The recent decision of Ahlquist v. GlaxoSmithKline Consumer Healthcare, 2015 SKQB 192, concerns the scope of pre-certification disclosure in class actions.
Ahlquist involved denture adhesives manufactured by GlaxoSmithKline Consumer Healthcare Inc. (“GSK”) and Procter & Gamble Inc. (“P&G”) (collectively, the “Defendants”) and known respectively as “Poligrip” and “Fixodent” (collectively, the “Adhesives”).
Ms. Ahlquist, the representative plaintiff, had used the Adhesives over a prolonged period of time and began experiencing symptoms of a neurological disorder including “pins and needles sensations, numbness in her arms and legs…and sharp bursts of pain.” Ms. Ahlquist alleged that zinc contained within the Adhesives was the cause of her injuries. Additionally, she asserted that the Defendants were negligent in marketing Adhesives containing zinc because they “knew or ought to have known, about the risks, injuries and losses to consumers and users that could result from the use of these denture adhesive products.”
In her application for class certification Ms. Ahlquist sought to define the class as “all persons in Canada who have purchased or used the Adhesives.” In support of her application, Ms. Ahlquist filed two affidavits: her own, and an affidavit of Vancouver neurologist Dr. Robert Douglas Keyes (the “Keyes Affidavit”). The Keyes Affidavit focused on the general impact of zinc toxicity in the human body. Although Dr. Keyes had never personally examined Ms. Ahlquist, the Keyes Affidavit stated that her symptoms were consistent with zinc overexposure.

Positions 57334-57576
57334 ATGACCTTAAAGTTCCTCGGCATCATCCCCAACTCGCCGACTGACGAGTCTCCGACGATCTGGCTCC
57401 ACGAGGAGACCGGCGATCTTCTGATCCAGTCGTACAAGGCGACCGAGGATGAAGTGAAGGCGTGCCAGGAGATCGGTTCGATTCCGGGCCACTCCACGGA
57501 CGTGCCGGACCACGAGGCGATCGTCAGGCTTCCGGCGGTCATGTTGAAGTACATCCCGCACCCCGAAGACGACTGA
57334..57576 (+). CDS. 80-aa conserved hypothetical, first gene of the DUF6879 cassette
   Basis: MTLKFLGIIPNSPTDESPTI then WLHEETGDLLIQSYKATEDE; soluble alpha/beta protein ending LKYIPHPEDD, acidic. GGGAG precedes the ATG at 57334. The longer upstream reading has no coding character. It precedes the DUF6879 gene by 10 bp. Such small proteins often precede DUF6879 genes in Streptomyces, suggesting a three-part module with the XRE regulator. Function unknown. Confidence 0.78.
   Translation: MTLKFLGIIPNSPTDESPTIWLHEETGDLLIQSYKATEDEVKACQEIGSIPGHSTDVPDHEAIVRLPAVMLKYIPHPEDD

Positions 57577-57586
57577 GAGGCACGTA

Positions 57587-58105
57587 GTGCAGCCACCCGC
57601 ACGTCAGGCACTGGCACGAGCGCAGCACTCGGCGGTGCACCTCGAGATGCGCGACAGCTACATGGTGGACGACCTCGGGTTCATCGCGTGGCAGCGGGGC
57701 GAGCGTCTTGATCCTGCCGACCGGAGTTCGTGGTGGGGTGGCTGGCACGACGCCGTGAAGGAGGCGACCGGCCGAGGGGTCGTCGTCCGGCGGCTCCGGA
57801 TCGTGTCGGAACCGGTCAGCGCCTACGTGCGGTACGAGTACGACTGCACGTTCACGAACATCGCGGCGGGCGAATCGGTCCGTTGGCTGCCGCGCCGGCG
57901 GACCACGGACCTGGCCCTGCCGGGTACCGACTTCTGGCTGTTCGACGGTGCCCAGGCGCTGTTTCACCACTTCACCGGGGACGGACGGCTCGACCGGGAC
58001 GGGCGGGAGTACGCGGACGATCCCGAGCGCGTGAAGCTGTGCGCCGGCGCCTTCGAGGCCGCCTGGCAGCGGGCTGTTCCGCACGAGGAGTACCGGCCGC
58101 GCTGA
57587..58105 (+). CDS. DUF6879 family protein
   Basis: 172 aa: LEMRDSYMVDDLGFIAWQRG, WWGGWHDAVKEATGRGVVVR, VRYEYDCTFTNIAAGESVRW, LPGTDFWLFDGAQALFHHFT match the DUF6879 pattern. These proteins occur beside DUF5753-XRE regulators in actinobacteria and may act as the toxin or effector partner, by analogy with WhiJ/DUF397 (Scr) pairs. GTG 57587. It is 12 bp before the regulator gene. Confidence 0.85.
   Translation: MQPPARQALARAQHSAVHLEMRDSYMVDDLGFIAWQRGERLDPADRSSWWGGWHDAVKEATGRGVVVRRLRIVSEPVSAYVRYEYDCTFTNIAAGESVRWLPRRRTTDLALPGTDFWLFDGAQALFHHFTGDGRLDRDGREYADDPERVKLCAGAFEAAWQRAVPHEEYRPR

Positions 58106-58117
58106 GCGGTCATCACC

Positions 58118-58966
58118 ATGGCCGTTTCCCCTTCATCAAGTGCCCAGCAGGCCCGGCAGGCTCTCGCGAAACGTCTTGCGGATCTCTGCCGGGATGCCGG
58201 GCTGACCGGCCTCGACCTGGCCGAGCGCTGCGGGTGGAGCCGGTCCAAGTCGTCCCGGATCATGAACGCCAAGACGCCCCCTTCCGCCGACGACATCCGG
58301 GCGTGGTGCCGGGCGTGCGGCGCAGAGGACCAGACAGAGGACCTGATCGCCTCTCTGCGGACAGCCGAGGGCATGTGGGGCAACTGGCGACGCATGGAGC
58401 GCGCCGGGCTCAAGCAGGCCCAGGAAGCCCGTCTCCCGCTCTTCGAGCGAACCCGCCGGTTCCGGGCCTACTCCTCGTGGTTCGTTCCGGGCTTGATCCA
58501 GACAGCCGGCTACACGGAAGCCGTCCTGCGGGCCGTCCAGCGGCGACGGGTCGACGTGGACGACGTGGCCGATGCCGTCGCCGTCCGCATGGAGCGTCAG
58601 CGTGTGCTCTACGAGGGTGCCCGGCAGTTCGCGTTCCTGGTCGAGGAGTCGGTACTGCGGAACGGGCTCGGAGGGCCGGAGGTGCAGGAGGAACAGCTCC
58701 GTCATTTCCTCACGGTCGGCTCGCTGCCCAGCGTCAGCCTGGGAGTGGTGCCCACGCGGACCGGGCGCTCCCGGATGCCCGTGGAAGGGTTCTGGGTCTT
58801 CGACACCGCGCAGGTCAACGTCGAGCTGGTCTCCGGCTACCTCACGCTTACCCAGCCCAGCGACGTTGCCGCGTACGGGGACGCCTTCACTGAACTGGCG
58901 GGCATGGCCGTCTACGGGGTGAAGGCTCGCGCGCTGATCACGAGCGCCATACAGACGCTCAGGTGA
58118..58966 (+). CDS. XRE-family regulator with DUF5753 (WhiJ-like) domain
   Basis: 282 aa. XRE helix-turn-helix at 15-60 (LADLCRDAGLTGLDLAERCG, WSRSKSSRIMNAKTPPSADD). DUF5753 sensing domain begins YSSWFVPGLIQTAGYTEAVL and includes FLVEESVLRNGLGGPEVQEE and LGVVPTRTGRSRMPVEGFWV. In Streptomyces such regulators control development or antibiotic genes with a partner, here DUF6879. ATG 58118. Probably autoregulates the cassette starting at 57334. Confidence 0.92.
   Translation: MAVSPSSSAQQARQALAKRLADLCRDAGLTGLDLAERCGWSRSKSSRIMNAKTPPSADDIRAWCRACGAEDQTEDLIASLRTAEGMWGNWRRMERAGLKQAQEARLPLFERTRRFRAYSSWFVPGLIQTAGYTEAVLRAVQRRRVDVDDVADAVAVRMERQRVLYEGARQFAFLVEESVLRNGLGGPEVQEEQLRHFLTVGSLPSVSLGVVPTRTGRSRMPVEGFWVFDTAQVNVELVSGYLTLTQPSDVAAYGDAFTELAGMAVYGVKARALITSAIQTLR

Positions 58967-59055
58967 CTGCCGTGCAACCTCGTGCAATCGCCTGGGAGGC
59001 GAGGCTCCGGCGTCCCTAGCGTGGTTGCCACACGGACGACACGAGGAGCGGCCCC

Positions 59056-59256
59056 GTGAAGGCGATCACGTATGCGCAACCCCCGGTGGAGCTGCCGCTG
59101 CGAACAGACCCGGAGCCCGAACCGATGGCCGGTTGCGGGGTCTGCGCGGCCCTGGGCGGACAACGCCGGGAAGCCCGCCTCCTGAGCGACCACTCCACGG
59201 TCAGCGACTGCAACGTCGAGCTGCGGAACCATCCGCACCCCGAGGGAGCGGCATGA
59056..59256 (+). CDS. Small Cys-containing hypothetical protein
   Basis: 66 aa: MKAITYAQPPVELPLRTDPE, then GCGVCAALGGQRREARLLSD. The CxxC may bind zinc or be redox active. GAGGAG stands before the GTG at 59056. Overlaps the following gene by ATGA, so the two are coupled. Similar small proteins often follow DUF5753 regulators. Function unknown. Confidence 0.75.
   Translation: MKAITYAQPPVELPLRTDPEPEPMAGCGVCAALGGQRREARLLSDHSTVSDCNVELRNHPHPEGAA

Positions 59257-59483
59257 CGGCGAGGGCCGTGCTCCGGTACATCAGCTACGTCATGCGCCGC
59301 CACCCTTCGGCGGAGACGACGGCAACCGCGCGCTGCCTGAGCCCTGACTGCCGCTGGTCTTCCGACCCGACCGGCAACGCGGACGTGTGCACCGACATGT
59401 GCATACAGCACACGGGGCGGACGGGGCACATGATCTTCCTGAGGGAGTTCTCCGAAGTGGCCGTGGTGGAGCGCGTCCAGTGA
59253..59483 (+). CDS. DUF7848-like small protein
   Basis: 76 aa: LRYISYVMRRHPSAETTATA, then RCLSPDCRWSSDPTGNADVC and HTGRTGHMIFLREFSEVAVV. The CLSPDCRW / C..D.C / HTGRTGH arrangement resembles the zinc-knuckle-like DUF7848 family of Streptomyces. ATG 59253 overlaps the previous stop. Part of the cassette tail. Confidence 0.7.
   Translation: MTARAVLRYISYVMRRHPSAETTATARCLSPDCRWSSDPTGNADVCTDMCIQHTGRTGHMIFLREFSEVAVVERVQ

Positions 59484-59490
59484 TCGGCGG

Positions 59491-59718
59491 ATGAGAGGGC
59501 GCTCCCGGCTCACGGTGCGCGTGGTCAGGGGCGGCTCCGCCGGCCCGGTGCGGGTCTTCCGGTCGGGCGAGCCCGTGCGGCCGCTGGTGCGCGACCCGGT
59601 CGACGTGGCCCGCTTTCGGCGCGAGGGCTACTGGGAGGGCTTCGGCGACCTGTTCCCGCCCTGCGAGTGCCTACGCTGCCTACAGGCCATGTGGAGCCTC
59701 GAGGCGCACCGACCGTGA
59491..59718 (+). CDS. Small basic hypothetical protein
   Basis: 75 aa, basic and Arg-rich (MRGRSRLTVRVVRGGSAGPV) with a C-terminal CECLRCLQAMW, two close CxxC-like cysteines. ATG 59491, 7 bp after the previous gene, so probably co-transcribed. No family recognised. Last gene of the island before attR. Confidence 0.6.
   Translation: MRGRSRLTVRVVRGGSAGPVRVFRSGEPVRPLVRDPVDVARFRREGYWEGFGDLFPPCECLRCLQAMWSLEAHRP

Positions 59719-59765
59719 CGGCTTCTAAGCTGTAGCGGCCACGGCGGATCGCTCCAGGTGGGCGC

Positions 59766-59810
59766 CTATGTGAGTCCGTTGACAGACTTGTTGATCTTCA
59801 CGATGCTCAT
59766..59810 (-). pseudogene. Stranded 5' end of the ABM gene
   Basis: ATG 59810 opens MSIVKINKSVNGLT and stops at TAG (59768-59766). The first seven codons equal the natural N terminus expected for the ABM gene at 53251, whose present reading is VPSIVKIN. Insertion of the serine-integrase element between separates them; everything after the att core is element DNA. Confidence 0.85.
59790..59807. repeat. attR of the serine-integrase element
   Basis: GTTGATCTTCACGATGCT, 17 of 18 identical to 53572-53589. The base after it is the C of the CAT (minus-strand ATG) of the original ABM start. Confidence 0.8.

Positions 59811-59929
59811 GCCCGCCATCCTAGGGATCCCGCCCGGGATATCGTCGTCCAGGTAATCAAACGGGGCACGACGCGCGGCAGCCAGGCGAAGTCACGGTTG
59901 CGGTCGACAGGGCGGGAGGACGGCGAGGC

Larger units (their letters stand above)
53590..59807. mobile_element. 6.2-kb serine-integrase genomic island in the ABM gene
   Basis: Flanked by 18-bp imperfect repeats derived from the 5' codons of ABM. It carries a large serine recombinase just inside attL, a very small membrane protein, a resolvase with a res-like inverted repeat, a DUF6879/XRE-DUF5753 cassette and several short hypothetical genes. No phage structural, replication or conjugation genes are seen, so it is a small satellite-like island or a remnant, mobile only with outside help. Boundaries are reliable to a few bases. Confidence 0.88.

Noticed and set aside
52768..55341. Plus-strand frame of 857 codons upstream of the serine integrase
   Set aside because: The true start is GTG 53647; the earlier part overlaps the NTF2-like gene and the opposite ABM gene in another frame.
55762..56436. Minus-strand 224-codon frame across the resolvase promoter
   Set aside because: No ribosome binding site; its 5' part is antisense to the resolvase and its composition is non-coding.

In response, the Defendants challenged Ms. Ahlquist’s assertion that the Adhesives were the source of Ms. Ahlquist’s ailments. They argued that they could not respond to Ms. Ahlquist’s application for certification fairly and fully without production of Ms. Ahlquist’s medical, dental and pharmacy records as well as any other documents that disclosed Ms. Ahlquist’s purchase of the Adhesives.
To determine the appropriate scope of pre-certification disclosure, the Court conducted a wide-ranging analysis of the case law respecting pre-certification disclosure which it then condensed into a two-part test:
- In the first step, a court assesses the probability that the eventual certification inquiry will be assisted by the disclosure and production of the information sought. This requires an assessment as to whether the information assists in establishing, or not, one of the certification requirements, namely that:
- the pleadings disclose a cause of action;
- there is an identifiable class;
- the claims of the class members raise common issues;
- a class action would be the preferable procedure for resolution of the common issues; and
- there is an appropriate representative plaintiff.
If the answer to this first component of the test is yes, then an order for disclosure and production will generally follow.
- If the answer is less conclusive, or even if the answer is no, the second step is triggered. At this step, the Court may still grant the order if it is seen as necessary to protect the fairness of the proceedings and to afford the defendant an opportunity to meet the plaintiff’s case on certification. In considering the question of fairness, and without limiting other factors, the Court could properly consider the degree to which the information is unlikely to assist the certification inquiry, the apparent propriety (or not) of the defendant’s motion for disclosure and considerations of proportionality.
In ordering Ms. Ahlquist to disclose and produce the information sought by the Defendants, Justice Elson noted that the issue of whether the Adhesives had actually caused the injuries complained of would be a common issue amongst the class members. Therefore, the question of whether the Adhesives had caused Ms. Ahlquist’s injuries was relevant to the Court’s determination of whether she was an appropriate representative plaintiff for the proposed class.
The two-part test set forth in Ahlquist represents a useful clarification of the law respecting pre-certification disclosure in class actions and is likely to be applied by other courts in the future.